Telegram thought it had won a small skirmish in its large battle with the U.S. Securities and Exchange Commission (SEC) recently when a court agreed that it didn’t have to turn over bank records. That decision was an effort by the courts to review the data that could be released, and it was known that Telegram, which is fighting SEC over the alleged sale of unregistered securities tied to its GRAM cryptocurrency, might have to eventually turn over the data, anyway. That day has now come.
Federal Judge Kevin Castel is presiding over the case and gave Telegram its break just a few days ago. However, he has now reversed course, explaining in the court order, “In light of the parties’ arguments presented in their letters and during the January 6, 2020 telephonic conference, the Court orders defendants to produce the requested bank records. The bank records may be produced under a Confidentiality Order. Only redactions necessitated by foreign privacy laws shall be permitted and a log stating the basis for any redaction shall be produced at the time the redacted documents are produced. Defendants shall produce the bank records on a rolling basis and shall complete production by February 26, 2020. The Court does not anticipate extending this date nor the existing schedule for the motions for summary judgment or for a preliminary injunction.”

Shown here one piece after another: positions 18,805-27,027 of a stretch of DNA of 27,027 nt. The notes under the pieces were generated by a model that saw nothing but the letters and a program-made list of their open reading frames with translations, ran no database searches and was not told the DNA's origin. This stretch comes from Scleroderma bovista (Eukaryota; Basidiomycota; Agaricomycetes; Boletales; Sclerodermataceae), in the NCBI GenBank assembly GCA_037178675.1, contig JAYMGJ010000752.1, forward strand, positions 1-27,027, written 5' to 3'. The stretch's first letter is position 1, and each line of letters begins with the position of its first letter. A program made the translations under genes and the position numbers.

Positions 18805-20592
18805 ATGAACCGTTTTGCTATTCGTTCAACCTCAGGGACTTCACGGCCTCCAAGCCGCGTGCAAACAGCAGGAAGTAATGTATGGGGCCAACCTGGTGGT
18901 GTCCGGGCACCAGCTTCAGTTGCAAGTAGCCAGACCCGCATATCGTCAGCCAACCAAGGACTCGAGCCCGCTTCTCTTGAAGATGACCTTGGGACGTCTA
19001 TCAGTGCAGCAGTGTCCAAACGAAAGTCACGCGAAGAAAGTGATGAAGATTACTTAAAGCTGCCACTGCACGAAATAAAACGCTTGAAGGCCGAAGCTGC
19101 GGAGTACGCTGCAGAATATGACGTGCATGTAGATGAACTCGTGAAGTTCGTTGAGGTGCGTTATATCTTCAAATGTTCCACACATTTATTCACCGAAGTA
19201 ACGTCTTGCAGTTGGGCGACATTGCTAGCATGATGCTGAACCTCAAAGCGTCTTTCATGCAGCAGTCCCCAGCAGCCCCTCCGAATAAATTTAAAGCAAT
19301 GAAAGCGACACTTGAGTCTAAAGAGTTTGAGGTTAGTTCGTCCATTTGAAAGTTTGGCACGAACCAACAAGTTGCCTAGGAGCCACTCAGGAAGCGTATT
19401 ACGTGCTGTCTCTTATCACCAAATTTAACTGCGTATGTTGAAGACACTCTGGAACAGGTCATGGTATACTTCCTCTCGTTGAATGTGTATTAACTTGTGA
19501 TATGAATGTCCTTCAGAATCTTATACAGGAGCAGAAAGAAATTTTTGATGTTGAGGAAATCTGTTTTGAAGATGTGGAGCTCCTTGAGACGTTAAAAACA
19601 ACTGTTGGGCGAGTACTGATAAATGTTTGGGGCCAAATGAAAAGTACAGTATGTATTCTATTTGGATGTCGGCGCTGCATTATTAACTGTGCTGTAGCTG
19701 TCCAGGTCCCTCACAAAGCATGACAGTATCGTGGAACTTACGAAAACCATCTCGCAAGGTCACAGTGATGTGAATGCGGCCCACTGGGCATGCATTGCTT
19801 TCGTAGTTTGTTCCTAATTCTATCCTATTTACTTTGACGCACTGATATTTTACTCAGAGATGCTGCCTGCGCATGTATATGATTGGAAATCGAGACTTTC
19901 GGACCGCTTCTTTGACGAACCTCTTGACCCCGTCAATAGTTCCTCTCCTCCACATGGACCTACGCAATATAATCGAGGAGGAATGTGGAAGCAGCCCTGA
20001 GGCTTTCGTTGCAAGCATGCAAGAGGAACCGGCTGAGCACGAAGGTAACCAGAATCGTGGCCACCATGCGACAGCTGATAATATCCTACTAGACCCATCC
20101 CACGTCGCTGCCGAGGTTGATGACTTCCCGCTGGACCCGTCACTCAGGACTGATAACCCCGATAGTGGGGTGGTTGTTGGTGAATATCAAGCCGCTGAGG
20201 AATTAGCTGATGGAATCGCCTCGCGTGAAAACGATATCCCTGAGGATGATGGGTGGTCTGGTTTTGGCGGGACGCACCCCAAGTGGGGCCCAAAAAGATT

Telegram had argued that the request for the records was invalid and an exaggeration of the SEC’s scope of power. However, Judge Castel disagreed and determined that, per the court’s guidance, Telegram didn’t offer a substantial defense against the request.
The SEC is going after Telegram, arguing that the sale of the GRAM crypto was an illegal securities offering, a claim Telegram has vehemently denied. However, the commission has recently stated that it can now produce evidence supporting its case against Telegram, which could potentially cause significant issues for the social media company and its plans for the Telegram Open Network (TON). Telegram asserts the sale of GRAM was tied to only private placements, which would make them exempt from the SEC’s securities reporting regulations.
Telegram now has until February 26 to turn over the financial records. It has the authorization to redact certain details tied to foreign privacy data disclosure laws, but not to the crux of the pertinent financial information.
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